For many people, cultural and ethnic identity are essential parts of their lives, but they are also topics that can bring up a lot of questions. A great place to start asking those questions is the Ethnic Student Center (ESC), which offers extensive resources, clubs, projects and entertainment for Western and the surrounding communities.
The ESC began in 1991, and that same year held its first ESC conference.
“We've had a conference every year since we started in 1991,” Michael Vendiola, ESC Coordinator said. “I was at that first one, as a student, in 1991. The mission then was to get all the ESC clubs together , to think of a long-range plan for the ESC.”
The theme of this year's ESC conference is “Shift Your Perspective.” The conference, which offers a variety of workshops and speakers, is aimed to encourage students to get involved in their campus community, Vendiola said. The conference is from Oct. 17 to 19, and although it is currently full the ESC offers many other opportunities to get involved throughout the year.
One of the ESC's main objectives is to form connections between Western students, the Bellingham community, Whatcom County and other communities. Students can do this through volunteering and planning club events. The ESC collaborates with other entities like New Student Services, Center for Service Learning, Village Books, Whatcom Human Rights Task Force and Whatcom Community College.
Vendiola said that while the ESC continues to create ways to bring its clubs together, its mission has expanded to other areas, such as social justice, leadership and academic success.
“[We're] trying to find a space in the local community where people feel safe and included,” Vendiola said. “Students [have] a big impact on the Whatcom community. We like to have the opportunity to get students off campus. It's outreach to the community.”
Vendiola said the best way to get involved with the ESC is to join an ESC club. All the clubs have offices in the ESC main office, located in Viking Union 420. There, students can sign up for projects and plan events throughout the year. Many ESC events are annual. Event participants can expect cultural education and the opportunity to learn about different communities, Vendiola said.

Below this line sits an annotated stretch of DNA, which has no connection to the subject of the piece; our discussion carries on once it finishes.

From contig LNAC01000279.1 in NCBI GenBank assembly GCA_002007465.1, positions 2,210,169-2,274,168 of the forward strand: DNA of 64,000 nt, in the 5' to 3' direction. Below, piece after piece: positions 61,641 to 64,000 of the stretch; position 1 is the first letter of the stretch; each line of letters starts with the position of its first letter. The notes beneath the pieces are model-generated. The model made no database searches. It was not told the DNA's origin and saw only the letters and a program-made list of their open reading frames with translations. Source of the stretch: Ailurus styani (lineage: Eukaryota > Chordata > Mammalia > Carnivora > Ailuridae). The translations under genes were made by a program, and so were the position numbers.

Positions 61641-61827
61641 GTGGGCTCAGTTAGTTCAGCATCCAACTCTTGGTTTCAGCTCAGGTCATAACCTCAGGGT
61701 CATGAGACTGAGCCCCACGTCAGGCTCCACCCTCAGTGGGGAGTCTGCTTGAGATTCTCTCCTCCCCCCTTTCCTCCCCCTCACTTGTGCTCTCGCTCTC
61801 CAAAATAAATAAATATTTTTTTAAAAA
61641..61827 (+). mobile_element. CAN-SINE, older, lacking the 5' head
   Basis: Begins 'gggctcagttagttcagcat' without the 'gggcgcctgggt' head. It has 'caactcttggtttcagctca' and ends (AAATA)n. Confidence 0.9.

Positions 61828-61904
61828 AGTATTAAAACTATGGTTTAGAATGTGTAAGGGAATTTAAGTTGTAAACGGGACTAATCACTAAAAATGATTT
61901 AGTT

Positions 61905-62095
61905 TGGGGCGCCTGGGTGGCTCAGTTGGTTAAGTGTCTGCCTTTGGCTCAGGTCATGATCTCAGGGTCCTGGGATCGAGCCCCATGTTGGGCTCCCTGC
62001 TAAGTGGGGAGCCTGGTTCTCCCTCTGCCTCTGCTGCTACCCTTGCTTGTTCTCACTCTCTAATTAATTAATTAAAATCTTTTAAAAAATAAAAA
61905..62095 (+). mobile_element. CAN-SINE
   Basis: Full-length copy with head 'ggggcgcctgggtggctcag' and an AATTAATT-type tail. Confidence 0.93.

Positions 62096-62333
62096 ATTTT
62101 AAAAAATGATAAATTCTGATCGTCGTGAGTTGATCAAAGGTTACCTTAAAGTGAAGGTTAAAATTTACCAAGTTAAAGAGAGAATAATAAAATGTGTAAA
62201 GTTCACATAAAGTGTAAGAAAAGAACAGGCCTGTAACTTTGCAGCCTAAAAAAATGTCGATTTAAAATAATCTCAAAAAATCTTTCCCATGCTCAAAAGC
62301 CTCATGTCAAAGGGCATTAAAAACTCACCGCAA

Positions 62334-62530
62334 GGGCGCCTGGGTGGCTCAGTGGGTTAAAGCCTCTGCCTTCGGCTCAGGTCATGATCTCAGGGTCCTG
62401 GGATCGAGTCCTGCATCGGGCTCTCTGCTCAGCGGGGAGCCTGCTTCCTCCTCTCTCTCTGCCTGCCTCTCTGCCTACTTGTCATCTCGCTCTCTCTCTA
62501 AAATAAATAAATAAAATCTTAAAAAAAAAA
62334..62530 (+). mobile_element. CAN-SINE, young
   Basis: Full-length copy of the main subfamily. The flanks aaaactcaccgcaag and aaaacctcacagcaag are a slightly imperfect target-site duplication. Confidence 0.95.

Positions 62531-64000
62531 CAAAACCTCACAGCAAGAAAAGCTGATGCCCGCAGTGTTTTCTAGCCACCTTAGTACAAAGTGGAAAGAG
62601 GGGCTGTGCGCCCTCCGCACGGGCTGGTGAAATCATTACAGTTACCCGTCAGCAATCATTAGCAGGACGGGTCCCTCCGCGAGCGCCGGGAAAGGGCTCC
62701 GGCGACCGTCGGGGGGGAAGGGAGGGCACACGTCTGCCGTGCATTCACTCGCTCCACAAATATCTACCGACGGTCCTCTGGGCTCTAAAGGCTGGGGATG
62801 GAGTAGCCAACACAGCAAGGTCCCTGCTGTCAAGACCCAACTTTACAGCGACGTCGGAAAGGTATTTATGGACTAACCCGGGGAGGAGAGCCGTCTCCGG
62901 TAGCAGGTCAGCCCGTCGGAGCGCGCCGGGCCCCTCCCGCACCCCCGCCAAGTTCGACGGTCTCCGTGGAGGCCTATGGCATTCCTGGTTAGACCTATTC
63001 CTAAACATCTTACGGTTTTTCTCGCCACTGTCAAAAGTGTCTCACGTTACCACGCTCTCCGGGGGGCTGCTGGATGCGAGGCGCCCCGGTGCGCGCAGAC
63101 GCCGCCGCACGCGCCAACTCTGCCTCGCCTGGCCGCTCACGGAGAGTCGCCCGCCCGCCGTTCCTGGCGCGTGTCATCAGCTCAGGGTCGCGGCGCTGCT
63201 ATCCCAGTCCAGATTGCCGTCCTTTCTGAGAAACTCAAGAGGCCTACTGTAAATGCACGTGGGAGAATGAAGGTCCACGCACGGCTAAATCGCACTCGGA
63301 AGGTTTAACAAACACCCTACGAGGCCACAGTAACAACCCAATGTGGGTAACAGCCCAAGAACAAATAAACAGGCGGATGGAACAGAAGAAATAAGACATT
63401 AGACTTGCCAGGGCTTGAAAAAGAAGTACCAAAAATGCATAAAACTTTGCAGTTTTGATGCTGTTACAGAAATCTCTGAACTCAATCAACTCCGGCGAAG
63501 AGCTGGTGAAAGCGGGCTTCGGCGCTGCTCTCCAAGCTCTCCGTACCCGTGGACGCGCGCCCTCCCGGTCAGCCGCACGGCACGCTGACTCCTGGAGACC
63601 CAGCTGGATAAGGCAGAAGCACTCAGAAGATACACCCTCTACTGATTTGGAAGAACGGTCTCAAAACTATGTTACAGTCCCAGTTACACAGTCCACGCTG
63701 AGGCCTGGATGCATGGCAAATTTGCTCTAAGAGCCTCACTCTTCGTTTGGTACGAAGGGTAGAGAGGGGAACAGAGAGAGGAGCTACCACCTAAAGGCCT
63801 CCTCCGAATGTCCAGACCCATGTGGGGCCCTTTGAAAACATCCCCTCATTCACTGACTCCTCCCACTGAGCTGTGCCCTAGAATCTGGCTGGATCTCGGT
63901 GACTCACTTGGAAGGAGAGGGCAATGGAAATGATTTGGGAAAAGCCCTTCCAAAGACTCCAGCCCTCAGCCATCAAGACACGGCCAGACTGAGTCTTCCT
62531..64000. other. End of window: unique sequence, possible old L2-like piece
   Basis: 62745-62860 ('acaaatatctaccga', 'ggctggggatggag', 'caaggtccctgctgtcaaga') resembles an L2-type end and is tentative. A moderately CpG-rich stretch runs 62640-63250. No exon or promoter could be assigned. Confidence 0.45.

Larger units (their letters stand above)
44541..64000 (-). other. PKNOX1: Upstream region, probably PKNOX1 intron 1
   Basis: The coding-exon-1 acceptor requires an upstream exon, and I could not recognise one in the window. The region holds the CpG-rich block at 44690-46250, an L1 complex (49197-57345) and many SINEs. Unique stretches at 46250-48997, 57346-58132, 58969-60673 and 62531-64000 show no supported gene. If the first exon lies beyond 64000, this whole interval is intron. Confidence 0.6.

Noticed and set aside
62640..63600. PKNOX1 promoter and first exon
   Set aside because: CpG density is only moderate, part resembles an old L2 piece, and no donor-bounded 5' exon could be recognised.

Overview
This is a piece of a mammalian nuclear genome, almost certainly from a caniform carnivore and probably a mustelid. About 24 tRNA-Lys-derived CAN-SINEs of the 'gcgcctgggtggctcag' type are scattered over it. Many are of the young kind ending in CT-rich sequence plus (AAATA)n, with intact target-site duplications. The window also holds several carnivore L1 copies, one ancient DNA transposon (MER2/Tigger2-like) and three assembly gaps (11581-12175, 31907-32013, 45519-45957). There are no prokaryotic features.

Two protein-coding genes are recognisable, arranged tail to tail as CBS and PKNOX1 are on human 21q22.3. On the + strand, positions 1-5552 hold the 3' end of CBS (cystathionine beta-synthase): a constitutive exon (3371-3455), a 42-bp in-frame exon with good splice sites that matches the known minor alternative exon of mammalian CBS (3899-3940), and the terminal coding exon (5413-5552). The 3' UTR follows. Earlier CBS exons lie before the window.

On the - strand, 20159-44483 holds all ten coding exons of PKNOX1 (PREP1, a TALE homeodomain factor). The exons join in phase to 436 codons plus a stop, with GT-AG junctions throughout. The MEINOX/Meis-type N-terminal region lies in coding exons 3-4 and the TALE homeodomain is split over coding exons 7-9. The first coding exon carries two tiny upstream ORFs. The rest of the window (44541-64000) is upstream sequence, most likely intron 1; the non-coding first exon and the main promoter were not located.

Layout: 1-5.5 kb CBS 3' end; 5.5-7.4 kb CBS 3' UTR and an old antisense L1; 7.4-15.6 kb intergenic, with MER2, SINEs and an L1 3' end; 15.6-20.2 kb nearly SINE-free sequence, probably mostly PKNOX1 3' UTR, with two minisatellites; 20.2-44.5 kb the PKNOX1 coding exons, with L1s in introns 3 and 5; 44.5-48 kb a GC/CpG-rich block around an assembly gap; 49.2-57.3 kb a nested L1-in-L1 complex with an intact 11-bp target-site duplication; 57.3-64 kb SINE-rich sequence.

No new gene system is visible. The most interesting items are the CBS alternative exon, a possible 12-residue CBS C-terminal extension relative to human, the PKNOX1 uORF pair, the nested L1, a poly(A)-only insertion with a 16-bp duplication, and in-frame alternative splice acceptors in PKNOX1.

“[Annual] events are the Filipino Heritage Dinner, [the]Black History Month Celebration, Afro-Carribean Club's Culture Night, Hui O' Hawai'I's Luau, [El Movimiento Estudiantil Chicano/a de Aztlá¡n] MECHA's Lowrider Show and the Native American Student Union's Powow,” Vendiola said.
One of these annual events, the Filipino Heritage Dinner, is at 5 p.m. Oct. 25 in the VU Multipurpose Room. It is hosted by the Filipino-American Student Association (FASA).
“There will be performances and a keynote speaker. It's going to be a good time,” Jazz Espiritu, webmaster for FASA said. “It's great to learn about Filipino culture and [its] diversity. It seems like such a small country, yet the diversity within it is amazing.”
The event is centered around celebrating the various languages and traditions of the Philippines.
“I like that about this club, the diversity in it. You go in thinking you'll learn about the Philippines in general but there's more to it than that,” Espiritu said.
Events aside, the ESC has a lot for students by way of day-to-day resources. It offers community support for finding cultural identity and learning more about it. The ESC also welcomes anyone who is interested in learning about backgrounds and traditions different from their own.
“It's not just a place for minority students to gather, it's a place for everyone,” Cara Bertram, ESC Public Relations Program Support Staff said. “[The ESC is] a safe place to learn about yourself, to learn about other cultures you may not be familiar with. [It's] a place to develop leadership skills by getting involved with clubs, or a place to just hang out and have fun.”
A visit to the ESC can open up many topics of interest, and the program offers the opportunity to meet other students and staff that are interested in cultural and social issues. The ESC serves this interest by creating a place where cultural diversity is openly discussed and celebrated.
“[The] ESC provides a social environment for dialogue and particularly a social environment for underrepresented populations,” Vendiola said. “The majority of students we work with are trying to find a place to explore their identity.”